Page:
When most of us enter a health care facility, we are probably thinking about our health rather than more abstract concerns, such as how all of the resources that support our health came together in one place. Who really asks: How did these medical professionals happen to be in such a convenient location with state-of-the-art training and facilities?
Yet, behind the scenes of health care delivery are people whose job is to bring together the inputs needed to safeguard our health. Stephen L. Christopoulos is the Director of Decision Support for the Lehigh Valley Health Network (LVHN), which includes three clinical campuses, numerous outpatient facilities and specialty programs as well as primary and specialty care physician practices.
As both a seasoned public health researcher and business analyst, Christopoulos uses data from the Pennsylvania Health Care Cost Containment Council (PHC4) to solve resource allocation challenges in the same way a health economist might: determine the level of “demand” for various health care needs so LVHN can find a way to provide those services.
After initial consultation with PHC4 analysts, who sort and program the raw data into meaningful empirical categories, Christopoulos and his team undertake a number of analyses that, among other things, compare the incidence rates of various conditions and track patterns of patient behavior and utilization. The results can then be used to develop locally based programs and to recruit the medical specialists needed to meet the clinical needs of the population.
One of the things Christopoulos discovered while looking at “outmigration patterns” was that many local residents were traveling great distances to get specialized care. “A significant number of people were going elsewhere to get treatment for specialties that we provide here at lower cost and with high quality outcomes,” he said.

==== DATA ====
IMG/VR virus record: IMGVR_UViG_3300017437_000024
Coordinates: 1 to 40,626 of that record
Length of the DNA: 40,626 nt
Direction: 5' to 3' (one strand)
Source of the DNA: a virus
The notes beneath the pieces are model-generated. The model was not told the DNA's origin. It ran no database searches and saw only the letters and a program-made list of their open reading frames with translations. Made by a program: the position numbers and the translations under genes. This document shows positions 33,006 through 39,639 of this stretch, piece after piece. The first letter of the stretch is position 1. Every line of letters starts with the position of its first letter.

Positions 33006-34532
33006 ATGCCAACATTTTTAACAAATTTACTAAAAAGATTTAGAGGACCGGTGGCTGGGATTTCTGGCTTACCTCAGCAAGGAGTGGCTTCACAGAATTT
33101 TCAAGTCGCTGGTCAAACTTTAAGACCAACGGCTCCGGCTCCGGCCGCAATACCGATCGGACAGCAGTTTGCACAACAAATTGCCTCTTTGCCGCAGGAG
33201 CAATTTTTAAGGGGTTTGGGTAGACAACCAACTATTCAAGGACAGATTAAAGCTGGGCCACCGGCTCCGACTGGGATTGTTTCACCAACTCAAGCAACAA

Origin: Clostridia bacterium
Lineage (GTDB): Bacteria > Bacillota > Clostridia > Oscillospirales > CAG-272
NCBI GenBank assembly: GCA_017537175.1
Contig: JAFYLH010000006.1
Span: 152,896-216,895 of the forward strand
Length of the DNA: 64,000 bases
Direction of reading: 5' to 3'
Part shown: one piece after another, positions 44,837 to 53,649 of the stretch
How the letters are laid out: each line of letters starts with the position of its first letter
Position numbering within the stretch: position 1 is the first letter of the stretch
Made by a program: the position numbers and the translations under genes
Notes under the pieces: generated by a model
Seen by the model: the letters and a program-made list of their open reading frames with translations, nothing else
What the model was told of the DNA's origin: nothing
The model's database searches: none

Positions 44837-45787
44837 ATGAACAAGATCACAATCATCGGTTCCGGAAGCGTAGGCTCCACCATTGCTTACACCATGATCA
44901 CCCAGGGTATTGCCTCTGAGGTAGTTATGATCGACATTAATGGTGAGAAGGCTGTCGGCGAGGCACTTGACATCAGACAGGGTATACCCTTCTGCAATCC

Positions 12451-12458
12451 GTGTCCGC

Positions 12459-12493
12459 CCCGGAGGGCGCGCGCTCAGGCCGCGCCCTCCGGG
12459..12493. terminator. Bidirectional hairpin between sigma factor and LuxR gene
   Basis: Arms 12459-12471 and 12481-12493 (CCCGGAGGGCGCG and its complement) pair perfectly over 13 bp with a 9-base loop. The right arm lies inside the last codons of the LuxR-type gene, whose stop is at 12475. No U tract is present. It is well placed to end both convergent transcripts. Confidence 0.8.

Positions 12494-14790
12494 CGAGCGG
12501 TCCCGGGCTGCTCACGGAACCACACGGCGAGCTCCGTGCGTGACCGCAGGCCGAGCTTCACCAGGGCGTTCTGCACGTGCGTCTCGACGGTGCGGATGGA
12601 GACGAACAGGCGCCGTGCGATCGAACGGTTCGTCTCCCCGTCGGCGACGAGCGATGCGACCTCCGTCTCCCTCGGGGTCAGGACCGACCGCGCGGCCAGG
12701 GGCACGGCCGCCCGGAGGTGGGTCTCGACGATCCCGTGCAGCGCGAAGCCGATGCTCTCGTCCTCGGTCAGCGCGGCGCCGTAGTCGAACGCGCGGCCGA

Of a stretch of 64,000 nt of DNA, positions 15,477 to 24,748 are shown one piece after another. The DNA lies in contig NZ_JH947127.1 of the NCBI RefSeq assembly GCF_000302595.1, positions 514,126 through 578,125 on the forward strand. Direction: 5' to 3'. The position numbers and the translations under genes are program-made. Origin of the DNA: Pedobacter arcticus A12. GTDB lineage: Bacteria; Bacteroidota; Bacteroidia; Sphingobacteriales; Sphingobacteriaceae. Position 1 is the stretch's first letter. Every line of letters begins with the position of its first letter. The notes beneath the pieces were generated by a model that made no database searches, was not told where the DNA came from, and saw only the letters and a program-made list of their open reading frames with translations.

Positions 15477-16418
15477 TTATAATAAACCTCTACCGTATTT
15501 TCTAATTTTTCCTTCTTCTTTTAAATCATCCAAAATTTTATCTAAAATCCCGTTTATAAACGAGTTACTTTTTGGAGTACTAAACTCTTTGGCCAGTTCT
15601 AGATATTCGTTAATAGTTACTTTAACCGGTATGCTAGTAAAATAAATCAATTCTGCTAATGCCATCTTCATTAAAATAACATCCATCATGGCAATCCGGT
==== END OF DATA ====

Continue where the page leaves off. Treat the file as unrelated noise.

In addition to improving ease of access to services overall, LVHN has developed extensive programs in a number of clinical areas such as cancer treatment, cardiovascular medicine, neurosciences, pediatrics, trauma, perinatal care, and burn treatment. LVHN’s heart surgery program is the third largest in the state and has been recognized nationally eight times in annual rankings by U.S. News and World Report. Its Cancer Center is the fourth largest in Pennsylvania in terms of the number of patients it treats.
Christopoulos’s work largely stays off the radar screen of the public even though it has dramatically helped to improve health care quality and delivery for many patients. But getting credit is not what drives Christopoulos, who focuses on the impact of his empirical efforts. He simply underscores, “Something as abstract as data analysis can make a real difference in the everyday lives of people.”
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